The future of finding out more about the past

Apr 2019
110
Ireland
There are many ancient works that list sources which are now no longer extant or we now only have fragments of. For instance Q. Fabius Pictor (3rd Centry BCE) was used as a source for earlier history of Rome by ancient writers. This is only one example and have picked it randomly.

What are the chances of major finds as regards to lost works in the future or even presently being uncovered?
In general what new technologies are being developed or could be developed in the future to aid or interpret archaeological discoveries?
 

fascinating

Ad Honorem
Dec 2011
2,378
A private library was found in Pompeii (or was it Herculaneum) which contained hundreds of scrolls, unfortunately in a charred state. I thought I read at least 10 years ago that they had been able to ascertain some of the text using x-rays. I had hoped that, by now, there would have been some manuscripts deciphered.

A large number of Egyptian coffins, from the 1st century, have been discovered, which have portraits on them, some using papyrus that previously had text on it. Recovering the text might be possible, but would involve destroying the portraits. Perhaps new technology will be able to read the text without taking the portrait apart.
 
Apr 2019
110
Ireland
A private library was found in Pompeii (or was it Herculaneum) which contained hundreds of scrolls, unfortunately in a charred state. I thought I read at least 10 years ago that they had been able to ascertain some of the text using x-rays. I had hoped that, by now, there would have been some manuscripts deciphered.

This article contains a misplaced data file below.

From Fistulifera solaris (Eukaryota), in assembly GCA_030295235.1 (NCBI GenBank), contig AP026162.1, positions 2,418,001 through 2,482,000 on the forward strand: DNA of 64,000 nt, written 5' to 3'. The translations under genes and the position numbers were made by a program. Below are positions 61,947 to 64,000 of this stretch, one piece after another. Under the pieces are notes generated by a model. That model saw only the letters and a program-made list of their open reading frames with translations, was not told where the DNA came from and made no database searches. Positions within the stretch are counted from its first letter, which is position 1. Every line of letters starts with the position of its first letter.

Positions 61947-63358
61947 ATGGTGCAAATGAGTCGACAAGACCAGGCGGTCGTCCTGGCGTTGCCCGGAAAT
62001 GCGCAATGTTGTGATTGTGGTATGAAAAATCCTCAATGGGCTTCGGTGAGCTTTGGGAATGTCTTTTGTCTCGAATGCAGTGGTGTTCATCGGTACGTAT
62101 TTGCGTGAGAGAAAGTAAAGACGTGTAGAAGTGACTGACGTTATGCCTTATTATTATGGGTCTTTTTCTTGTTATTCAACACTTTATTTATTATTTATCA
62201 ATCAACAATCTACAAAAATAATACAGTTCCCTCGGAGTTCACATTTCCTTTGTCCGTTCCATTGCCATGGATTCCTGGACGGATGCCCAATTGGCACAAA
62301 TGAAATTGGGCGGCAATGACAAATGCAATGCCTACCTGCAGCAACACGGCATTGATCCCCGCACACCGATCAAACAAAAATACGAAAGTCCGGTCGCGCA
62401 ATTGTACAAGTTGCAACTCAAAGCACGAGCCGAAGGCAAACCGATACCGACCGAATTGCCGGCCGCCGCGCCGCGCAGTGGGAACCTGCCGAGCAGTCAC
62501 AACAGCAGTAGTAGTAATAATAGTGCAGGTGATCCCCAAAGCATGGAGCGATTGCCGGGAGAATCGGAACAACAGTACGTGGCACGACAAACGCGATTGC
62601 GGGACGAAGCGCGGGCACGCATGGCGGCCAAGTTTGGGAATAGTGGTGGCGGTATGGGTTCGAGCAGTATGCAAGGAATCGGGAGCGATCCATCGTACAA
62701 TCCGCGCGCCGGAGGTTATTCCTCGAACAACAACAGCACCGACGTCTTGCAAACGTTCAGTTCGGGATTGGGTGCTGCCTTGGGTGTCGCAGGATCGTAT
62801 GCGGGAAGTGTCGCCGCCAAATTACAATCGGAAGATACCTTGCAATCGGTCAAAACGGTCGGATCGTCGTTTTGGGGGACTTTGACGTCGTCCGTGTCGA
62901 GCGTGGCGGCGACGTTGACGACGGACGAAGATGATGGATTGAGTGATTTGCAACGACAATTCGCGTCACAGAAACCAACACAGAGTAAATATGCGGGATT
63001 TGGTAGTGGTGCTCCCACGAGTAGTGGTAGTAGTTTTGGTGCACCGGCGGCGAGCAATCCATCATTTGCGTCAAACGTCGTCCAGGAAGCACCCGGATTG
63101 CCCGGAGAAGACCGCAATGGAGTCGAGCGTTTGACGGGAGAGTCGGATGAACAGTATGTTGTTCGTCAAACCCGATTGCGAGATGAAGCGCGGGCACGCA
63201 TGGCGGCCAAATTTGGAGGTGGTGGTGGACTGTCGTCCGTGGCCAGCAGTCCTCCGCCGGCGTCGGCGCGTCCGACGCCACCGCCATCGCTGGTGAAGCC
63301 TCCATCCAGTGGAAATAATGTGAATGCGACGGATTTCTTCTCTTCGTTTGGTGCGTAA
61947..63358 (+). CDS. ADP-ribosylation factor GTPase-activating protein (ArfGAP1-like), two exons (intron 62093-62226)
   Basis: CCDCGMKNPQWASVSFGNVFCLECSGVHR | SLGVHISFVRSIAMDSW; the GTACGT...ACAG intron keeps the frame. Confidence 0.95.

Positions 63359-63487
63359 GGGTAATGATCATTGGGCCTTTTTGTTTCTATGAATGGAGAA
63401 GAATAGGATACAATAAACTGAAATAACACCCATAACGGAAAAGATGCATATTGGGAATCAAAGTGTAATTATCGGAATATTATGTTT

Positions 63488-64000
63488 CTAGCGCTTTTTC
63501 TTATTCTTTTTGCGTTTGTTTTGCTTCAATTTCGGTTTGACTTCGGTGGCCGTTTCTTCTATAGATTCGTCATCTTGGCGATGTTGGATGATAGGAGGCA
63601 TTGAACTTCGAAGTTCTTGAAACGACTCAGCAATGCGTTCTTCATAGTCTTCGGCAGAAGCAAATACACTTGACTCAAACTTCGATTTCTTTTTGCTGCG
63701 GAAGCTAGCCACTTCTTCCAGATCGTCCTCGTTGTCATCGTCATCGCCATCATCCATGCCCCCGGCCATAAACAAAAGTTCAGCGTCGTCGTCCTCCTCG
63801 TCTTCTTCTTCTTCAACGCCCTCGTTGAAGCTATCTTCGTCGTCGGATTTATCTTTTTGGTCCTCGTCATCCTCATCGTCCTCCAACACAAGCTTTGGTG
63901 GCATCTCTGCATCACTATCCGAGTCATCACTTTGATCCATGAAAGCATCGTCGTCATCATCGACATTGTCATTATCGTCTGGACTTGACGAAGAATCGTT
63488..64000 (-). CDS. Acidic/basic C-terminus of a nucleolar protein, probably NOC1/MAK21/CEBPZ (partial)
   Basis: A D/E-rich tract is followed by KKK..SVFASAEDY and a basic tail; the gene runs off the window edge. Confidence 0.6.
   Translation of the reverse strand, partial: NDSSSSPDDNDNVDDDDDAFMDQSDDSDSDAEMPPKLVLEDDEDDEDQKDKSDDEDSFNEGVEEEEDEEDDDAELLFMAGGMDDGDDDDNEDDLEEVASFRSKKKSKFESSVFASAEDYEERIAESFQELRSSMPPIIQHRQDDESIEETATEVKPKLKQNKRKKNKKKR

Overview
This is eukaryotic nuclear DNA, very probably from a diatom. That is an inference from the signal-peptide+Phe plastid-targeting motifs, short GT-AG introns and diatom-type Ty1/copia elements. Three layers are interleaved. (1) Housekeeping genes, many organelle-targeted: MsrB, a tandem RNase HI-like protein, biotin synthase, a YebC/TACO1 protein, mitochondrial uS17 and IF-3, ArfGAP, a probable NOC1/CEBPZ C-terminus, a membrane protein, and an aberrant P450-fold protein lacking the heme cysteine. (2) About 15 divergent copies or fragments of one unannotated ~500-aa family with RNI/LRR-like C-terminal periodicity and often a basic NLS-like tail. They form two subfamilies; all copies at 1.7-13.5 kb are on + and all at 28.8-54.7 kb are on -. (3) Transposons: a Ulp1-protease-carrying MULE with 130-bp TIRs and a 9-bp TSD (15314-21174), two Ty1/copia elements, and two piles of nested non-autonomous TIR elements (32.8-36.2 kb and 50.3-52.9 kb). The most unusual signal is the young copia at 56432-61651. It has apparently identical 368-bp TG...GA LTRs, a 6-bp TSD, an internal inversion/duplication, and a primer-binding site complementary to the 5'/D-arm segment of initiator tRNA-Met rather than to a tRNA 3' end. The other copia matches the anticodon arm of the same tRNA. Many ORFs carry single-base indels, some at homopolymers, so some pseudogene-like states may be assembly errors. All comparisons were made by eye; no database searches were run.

A large number of Egyptian coffins, from the 1st century, have been discovered, which have portraits on them, some using papyrus that previously had text on it. Recovering the text might be possible, but would involve destroying the portraits. Perhaps new technology will be able to read the text without taking the portrait apart.
In the case of the charred scrolls, I would like to think something of value might be found and it would be interesting to find out if any progress has been made.

As for the portraits, hopefully they can be preserved by the use of some technology that can uncover the texts that would leave them unscathed.
 

AlpinLuke

Forum Staff
Oct 2011
27,057
Italy, Lago Maggiore
Listen ... some years ago, in my hometown, they were making maintenance works in a square in front of a basilica. Excavating they found a Roman structure [note that I live in "Cisalpina" Gaul, among Southern Alps]. The municipality hadn't time to allow archaeologists to study it. They covered all. Good bye Roman structure!